Thursday, March 17, 2016

SQL Server on Linux

I wrote a much longer piece about SQL Server on Linux on my IT leadership blog ("Coaching Buttons") but wanted to share a brief summary here for those who didn't see the news.

Last week, Microsoft made an amazing announcement: they are bringing SQL Server to Linux. Quoting Scott Guthrie - Executive Vice President, Cloud and Enterprise Group, Microsoft:
Today I’m excited to announce our plans to bring SQL Server to Linux as well. This will enable SQL Server to deliver a consistent data platform across Windows Server and Linux, as well as on-premises and cloud. We are bringing the core relational database capabilities to preview today, and are targeting availability in mid-2017.
I find this interesting because of Microsoft's history. There was a time not so very long ago that Microsoft feared open source software. Former CEO Steve Ballmer once referred to open source as a "cancer" that would taint everything it touched.

Over time, Microsoft advanced their strategy to instill "Fear, Uncertainty, and Doubt" when talking about open source software. The goal here was to raise unanswered questions that cause C-level executives to fear open source software. For example, "Look at the copyleft. If you use open source software in your enterprise, you'll need to give away your proprietary source code to anyone who asks." (No, you don't.) This led to Ballmer's famous "cancer" statement.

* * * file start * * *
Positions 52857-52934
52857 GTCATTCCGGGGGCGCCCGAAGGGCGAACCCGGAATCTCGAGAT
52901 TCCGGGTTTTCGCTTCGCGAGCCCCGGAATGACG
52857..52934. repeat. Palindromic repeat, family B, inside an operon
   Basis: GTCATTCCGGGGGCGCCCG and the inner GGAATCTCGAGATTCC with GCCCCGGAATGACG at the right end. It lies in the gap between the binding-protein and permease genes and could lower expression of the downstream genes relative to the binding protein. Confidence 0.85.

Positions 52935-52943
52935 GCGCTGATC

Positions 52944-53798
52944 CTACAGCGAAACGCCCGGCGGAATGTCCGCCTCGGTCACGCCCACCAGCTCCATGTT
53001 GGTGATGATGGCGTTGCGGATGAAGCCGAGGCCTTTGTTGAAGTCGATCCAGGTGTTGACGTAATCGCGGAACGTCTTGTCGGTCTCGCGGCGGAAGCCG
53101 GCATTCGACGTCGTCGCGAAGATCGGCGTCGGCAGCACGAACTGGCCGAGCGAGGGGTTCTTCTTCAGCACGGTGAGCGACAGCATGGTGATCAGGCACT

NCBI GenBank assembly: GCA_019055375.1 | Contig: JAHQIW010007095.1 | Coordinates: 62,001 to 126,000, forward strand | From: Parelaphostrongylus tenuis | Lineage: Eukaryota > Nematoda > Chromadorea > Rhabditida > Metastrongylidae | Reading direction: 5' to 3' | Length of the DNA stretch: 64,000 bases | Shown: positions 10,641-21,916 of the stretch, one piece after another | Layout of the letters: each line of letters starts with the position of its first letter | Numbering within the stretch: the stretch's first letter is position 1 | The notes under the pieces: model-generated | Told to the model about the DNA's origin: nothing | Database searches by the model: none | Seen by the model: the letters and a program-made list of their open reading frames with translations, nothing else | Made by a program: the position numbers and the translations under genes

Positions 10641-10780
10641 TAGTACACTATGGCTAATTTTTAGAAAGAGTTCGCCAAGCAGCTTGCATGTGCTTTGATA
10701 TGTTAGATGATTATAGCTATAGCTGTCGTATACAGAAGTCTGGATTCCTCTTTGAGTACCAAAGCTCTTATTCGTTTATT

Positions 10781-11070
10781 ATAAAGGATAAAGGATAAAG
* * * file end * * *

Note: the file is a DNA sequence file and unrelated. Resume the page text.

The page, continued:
But under CEO Satya Nadella, Microsoft seems to have genuinely changed its tune. And now, we find Microsoft plans to release a version of SQL Server for Linux. I'm excited by this news. I don't have any Linux systems at my new organization (I work in local government, and the culture of government seems to be very pro-Windows) but I want to shift our IT organizational culture to eventually embrace other options, including Linux. SQL Server for Linux opens up new possibilities for us. And for that, I welcome this news.
image: Wikimedia (public domain)


  1. I also see this as good news.

    I am a bit allergic to the notion that Microsoft is open-source friendly now, though, because that's simply not true -- for example, it is still using its patents to blackmail Android vendors.

    1. All things are relative, though. And blackmailing Android vendors isn't really anti-OSS... it's just plain anti.

      Personally, I think this is great - though probably not for the reasons Microsoft would prefer. Through various acquisitions, my traditionally UNIX-oriented employer now has a number of products built on a Microsoft stack. Being able to move even part of that stack (the database, and the .NET code) from Windows to Linux is a very good starting point for evolving it in a direction better aligned with the rest of the company.